60 degree v-bit issues--tear-out

(Cate) #1

I did a V-Carve with a flat area clearance in VCarve. The wood is some old maple (I think) from a 1960’s chemistry lab. I’m getting massive tear-out. Since I have to finish this job, just wondered if anyone has any tips or recommended tools on how to sand without disturbing the already-stained top. Last time (different wood, however) I did two coats of 1/2 lb shellac, but some of the stain chipped during the cut, so I didn’t do it this time.

The ram’s head is only 6" tall, to give you an idea of scale.



(William Adams) #2

A sharp chisel and patience.


(Luc) #3

If I was in your situation, my first try would be with my flex shaft rotary tool. You can get a relatively inexpensive one at Harbor Freight that works fairly well. They are used for power carving. I have an assortment of bits and rotary sanding attachments that would get into fairly small spaces. You can control the speed with a pedal that provides good control of the bits you use.

I hope this helps.


(Jonathan Anderson) #4

I typically run my v-carving toolpaths twice to clean up the gunk left over from the first one like this.

This does look odd for maple since it is a finely-grained wood so I don’t typically get it looking like this. This looks like when I v-carve pine.


(Neil Ferreri) #5

I’d try a brass wire brush first.


(Dustin S Tilton) #6

I have a small set of files/rasps made for wood that work well for this. I especially like the flat one.

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(Gary Mitchell) #7

I’d bet you ran your end mill (flat clearance) first and then the Vbit looking at those pictures. It results in more end grain tear out.

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(Cate) #8

Thanks for all your tips. Answers:

  1. Just spent a long time with a chisel. Looks better, but not great.

  2. I can’t use a rotary tool because it will mess with the stained part - I had to stain it first for the contrast, but it really was fuzzy after it. I used the rotary tool on my test cut, sans stain, and it worked well.

  3. Ha - you are right - it’s pine, not maple. Oops. Still working on identifying wood species…

  4. Can’t do brass wire brush because I’m afraid of scratching the stain.

  5. Thanks for tip on the files/rasps.

  6. I did run the v-bit first…can’t imagine what would have happened if I had run the end mill first!

I did another project tonight on the remnants of the original board - slowed the speed on the v-bit and ran the v-carve tool path twice. I think it helped (emphasis on think) but it was still bad.

Then I did a quick v-carve on a small piece of project 1/2" pine from Lowes, and the difference was amazing (no fuzzy, no tear out). I’m blaming the original choice of material.

My friend who knows CNC keeps telling me to stop using pine, but until the 5 people I know who are asking for projects start paying…it will still be pine…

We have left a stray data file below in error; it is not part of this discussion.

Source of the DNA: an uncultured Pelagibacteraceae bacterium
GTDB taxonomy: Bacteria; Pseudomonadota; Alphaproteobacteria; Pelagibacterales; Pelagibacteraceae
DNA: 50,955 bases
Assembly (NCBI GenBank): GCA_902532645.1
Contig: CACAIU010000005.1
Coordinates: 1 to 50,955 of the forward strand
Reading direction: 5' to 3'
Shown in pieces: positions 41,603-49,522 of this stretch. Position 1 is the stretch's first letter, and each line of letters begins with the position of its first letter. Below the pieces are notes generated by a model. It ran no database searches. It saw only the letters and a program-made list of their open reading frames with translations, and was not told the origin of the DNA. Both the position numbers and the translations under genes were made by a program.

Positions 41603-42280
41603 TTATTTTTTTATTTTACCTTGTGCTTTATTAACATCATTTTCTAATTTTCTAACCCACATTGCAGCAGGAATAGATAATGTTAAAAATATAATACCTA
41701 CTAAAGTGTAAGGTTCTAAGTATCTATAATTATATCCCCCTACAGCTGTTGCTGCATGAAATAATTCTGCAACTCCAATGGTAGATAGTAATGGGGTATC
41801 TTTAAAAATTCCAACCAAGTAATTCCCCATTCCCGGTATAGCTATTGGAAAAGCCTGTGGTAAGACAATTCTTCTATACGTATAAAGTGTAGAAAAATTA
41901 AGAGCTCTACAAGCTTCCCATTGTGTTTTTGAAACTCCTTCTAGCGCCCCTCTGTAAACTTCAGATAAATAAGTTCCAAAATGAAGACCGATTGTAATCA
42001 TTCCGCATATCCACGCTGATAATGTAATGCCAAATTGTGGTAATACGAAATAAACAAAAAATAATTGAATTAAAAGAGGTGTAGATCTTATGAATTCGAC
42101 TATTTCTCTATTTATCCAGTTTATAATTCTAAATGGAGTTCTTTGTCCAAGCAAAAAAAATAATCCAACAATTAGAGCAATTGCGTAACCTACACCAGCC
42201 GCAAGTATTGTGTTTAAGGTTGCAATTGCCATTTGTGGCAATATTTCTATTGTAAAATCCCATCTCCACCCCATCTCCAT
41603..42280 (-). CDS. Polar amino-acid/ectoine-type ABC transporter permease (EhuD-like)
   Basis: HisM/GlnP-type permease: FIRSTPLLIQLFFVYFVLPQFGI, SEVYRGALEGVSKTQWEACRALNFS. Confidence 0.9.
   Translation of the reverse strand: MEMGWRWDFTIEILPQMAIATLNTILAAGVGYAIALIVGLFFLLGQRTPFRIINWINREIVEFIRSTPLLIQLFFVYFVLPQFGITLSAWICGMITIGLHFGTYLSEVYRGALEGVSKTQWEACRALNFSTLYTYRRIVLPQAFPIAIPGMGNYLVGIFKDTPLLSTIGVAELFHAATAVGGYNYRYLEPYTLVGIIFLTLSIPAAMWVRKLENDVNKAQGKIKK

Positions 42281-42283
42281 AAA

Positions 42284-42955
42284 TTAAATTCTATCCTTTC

I do plan to try out some scrap pieces of maple and walnut just to see the difference and see if I am a convert.

Thanks again for your feedback!


(Dennis Selander) #9

make yourself a toothbrush sander good for fine details


(Luc) #10

In VCarve, you can specify to run a cleaning pass and you have a choice of the direction so you can run the cleaning pass .1in in reverse direction.

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(Michael) #11

#302 .500 60° v bit
speeds set to 30 ipm, .225 dpp, .225 stepover, plunge 7.7
spindle set to 4-5 on Makita Router.
run time about 40 min.

This was drawn in Carbide Create as well as tool paths set.

Speeds are conservative but piece came out nearly perfect in on run.

Pictures are straight from machine.

Everyone is all about pushing the limits on speeds and feeds, which is great. but start low with your machine and pay attention to quality, once quality starts to suffer back down speeds and compare.

The sharpness of your bit can also effect these variables.


(George J. Davis) #12

On your next project you may want to try and apply blue painters tape to help control the surface tearout.

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(George J. Davis) #13

Oh yea, before you run the cut! LOL!


(Jonathan Anderson) #14

I’ve had issues with this getting stuck and gumming up my bit, especially with smaller bits. How do you get around that?


(Cate) #15

I finally gave up on the scrap wood and bought an edge-glued pine panel at Lowes, and with the settings from mjmike69688, it came out much better, which proves it was the original wood. In a past experiment, I stained, then two coats of 1/2 lb cut shellac. Two was too much and there was a bit of flaking off of the stain, but I think one coat might be enough to strengthen the grain and prevent tearout. The good thing with shellac (so long as it is dewaxed) is that you can coat it with any finish - oil based, water based, lacquer. Planning to test the one-coat theory this weekend…with my new touch probe!!! I also got some scrap maple to try, so I might quit pine…


(Michael) #16

I forgot to mention that when using really old wood like that it is very very dry. it has had a long time to cure, making it much harder than the same species freshly cut. In retrospect the same settings for your machine may not work for both old and new. If you still have some scrap of it try slower feed rates as well as less of a plunge (depth per pass) say maybe half and half, also try turning the spindle speed higher and see if this helps with tearout.


(system) closed #17

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